Meet LLTech at Agora Biotech investment event – February 22nd
The LLTech team and advisors will be present on February 22nd for the Agora Biotech Funding event.
The team will showcase the product, present the company and the investment opportunity.
For further information and request an invitation please register at www.biotech-agora.com
Biotech Agora a pour vocation de faire découvrir aux investisseurs des sociétés dans le domaine des Biotechs et des Sciences de la Vie qui offrent des innovations de rupture.
Biotech Agora met en lumière des sociétés de pointe, cotées et non cotées, et contribue au financement de l’innovation en favorisant les rencontres entre dirigeants et investisseurs.
Real-time analysis of colorectal polyps during coloscopy
The LLTech device was used this week under real coloscopy conditions at Cochin Hospital, Paris. Excised polyps were imaged within minutes by FFOCT in the coloscopy room, and the images transmitted to the pathologist office through the hospital network. The pathologist could thus give a feedback to the endoscopist during the coloscopy on the malignancy of the polyp.
Note: this experiment was conducted under a research study, which did not alter the patient management.
New publication on FFOCT imaging of humanized orthotopic model of hepatocellular carcinoma in immunodeficient mice
Multimodal imaging of a humanized orthotopic model of hepatocellular carcinoma in immunodeficient mice
Wu T, Heuillard E, Lindner V, et al. Multimodal imaging of a humanized orthotopic model of hepatocellular carcinoma in immunodeficient mice. Scientific Reports. 2016;6:35230. doi:10.1038/srep35230.
The development of multimodal strategies for the treatment of hepatocellular carcinoma requires tractable animal models allowing for advanced in vivo imaging. Here, we characterize an orthotopic hepatocellular carcinoma model based on the injection of luciferase-expressing human hepatoma Huh-7 (Huh-7-Luc) cells in immunodeficient mice. Luciferase allows for an easy repeated monitoring of tumor growth by in vivo bioluminescence. The intrahepatic injection was more efficient than intrasplenic or intraportal injection in terms of survival, rate of orthotopic engraftment, and easiness. A positive correlation between luciferase activity and tumor size, evaluated by Magnetic Resonance Imaging, allowed to define the endpoint value for animal experimentation with this model. Response to standard of care, sorafenib or doxorubicin, were similar to those previously reported in the literature, with however a strong toxicity of doxorubicin. Tumor vascularization was visible by histology seven days after Huh-7-Luc transplantation and robustly developed at day 14 and day 21. The model was used to explore different imaging modalities, including microtomography, probe-based confocal laser endomicroscopy, full-field optical coherence tomography, and ultrasound imaging. Tumor engraftment was similar after echo-guided intrahepatic injection as after laparotomy. Collectively, this orthotopic hepatocellular carcinoma model enables the in vivo evaluation of chemotherapeutic and surgical approaches using multimodal imaging.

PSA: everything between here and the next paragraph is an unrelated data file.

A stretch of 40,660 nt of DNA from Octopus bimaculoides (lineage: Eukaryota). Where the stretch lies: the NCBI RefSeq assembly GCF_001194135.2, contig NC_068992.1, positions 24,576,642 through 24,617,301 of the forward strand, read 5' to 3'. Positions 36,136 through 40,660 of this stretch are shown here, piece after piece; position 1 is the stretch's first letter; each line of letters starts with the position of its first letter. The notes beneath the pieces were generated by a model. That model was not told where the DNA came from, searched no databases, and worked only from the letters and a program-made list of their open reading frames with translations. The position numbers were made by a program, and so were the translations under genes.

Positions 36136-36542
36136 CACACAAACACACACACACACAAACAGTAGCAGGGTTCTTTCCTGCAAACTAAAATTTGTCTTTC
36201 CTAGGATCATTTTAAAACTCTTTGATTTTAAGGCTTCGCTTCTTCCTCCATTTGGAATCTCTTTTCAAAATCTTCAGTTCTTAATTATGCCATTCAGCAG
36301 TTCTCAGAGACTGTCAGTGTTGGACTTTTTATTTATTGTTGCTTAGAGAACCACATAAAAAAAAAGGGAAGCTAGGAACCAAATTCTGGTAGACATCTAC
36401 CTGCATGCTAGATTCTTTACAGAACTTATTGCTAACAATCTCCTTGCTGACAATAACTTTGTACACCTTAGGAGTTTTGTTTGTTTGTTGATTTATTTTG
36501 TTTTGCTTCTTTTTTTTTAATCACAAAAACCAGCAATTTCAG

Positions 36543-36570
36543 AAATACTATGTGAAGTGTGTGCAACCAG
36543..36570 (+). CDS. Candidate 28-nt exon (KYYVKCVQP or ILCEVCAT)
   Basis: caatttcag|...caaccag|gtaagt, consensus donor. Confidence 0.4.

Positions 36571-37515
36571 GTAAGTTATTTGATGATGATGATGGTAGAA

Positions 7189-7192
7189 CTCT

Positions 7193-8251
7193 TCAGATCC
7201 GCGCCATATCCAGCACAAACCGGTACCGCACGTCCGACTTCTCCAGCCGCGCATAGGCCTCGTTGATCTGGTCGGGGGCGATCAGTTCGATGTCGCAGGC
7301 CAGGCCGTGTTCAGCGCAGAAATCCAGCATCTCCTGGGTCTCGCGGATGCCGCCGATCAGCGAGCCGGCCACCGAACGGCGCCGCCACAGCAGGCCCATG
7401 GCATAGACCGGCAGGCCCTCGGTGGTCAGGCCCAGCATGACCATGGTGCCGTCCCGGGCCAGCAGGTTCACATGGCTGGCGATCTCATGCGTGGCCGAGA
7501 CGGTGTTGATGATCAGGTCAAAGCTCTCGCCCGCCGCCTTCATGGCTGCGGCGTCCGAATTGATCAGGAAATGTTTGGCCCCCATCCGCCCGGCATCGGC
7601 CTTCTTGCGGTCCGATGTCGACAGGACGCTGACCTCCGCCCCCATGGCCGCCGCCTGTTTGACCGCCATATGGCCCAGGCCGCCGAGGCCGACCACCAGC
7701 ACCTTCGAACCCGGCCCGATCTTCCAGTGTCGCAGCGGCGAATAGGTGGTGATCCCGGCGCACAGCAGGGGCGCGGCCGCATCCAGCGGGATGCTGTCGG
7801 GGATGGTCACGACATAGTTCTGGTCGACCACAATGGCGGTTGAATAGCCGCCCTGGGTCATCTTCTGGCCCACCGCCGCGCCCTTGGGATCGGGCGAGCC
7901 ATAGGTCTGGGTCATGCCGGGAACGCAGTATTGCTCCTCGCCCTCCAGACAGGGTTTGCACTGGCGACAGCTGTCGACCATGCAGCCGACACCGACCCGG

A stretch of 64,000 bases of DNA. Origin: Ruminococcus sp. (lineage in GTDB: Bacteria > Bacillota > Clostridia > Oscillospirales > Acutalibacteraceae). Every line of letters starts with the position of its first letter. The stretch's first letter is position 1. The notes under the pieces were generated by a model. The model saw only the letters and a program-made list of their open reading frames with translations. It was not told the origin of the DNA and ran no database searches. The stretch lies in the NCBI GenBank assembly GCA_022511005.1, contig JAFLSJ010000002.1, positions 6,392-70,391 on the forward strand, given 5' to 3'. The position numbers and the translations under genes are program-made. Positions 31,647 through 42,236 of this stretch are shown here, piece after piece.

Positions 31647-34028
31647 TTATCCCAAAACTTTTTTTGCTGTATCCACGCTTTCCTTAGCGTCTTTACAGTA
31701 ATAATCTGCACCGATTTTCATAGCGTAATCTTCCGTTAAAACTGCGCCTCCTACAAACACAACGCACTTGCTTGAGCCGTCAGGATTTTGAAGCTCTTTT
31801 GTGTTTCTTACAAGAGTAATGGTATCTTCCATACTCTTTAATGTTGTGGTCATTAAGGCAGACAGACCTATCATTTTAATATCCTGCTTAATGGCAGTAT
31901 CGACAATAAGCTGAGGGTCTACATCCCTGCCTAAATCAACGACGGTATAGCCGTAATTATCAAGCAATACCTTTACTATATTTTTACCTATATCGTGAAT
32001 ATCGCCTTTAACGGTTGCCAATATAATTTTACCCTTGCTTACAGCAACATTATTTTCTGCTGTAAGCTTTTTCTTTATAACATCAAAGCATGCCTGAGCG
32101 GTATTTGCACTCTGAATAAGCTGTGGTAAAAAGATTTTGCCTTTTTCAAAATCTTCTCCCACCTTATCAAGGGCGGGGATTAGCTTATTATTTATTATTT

Publication on non-contact full-field optical coherence tomography for ophthalmology
Viacheslav Mazlin, Eugénie Dalimier, Kate Grieve, Kristina Irsch, José Sahel, Mathias Fink, Claude Boccara
Imaging Systems and Applications p. IM3F.3, Optical Society of America,
We present a new full-field optical coherence tomography instrument capable of corneal imaging in air. Acquired images show the potential of this system for realization of in-vivo ultrahigh-resolution human cornea imaging.
Publication on keratoconic cornea imaging in vivo and ex vivo
Kate Grieve, Cristina Georgeon, Felipe Andreiuolo, Marie Borderie, Djida Ghoubay, Josette Rault, Vincent M. Borderie
Purpose: To search for gold-standard histology indicators using alternative imaging modalities in keratoconic corneas.
Methods: Prospective observational case-control study. Fourteen keratoconic corneas and 20 normal corneas (10 in vivo healthy subjects and 10 ex vivo donor corneas) were examined. Images of corneas were taken by spectral domain optical coherence tomography (SD-OCT) and in vivo confocal microscopy (IVCM) before keratoplasty. The same removed corneal buttons were imaged after keratoplasty with full-field optical coherence microscopy (FFOCM) and then fixed and sent for histology. Controls consisted of normal subjects imaged in vivo with IVCM and donor corneas imaged ex vivo with FFOCM. Corneal structural changes related to pathology were noted with each imaging modality. Cell density was quantified by manual cell counting.
Results: Keratoconus indicators (ie, epithelial thinning/thickening, cell shape changes, ferritin deposits, basement membrane anomalies, Bowman layer thinning, ruptures, interruptions, scarring, stromal modifications, and appearance of Vogt striae) were generally visible with all modalities. Additional features could be seen with FFOCM in comparison with gold-standard histology, particularly in the Bowman layer region, whereas the combination of SD-OCT plus IVCM detected 76% of those features detected in histology. Three-dimensional FFOCM imaging aided interpretation of two-dimensional IVCM and SD-OCT data. Basal epithelial cell and keratocyte densities were significantly lower in patients with keratoconus than those in normals (P < 0.0001).
Conclusions: Structural and cellular assessment of the keratoconic cornea by means of either in vivo SD-OCT combined with IVCM or ex vivo FFOCM in both cross-sectional and en face views can detect as many keratoconus indicators as gold-standard histology.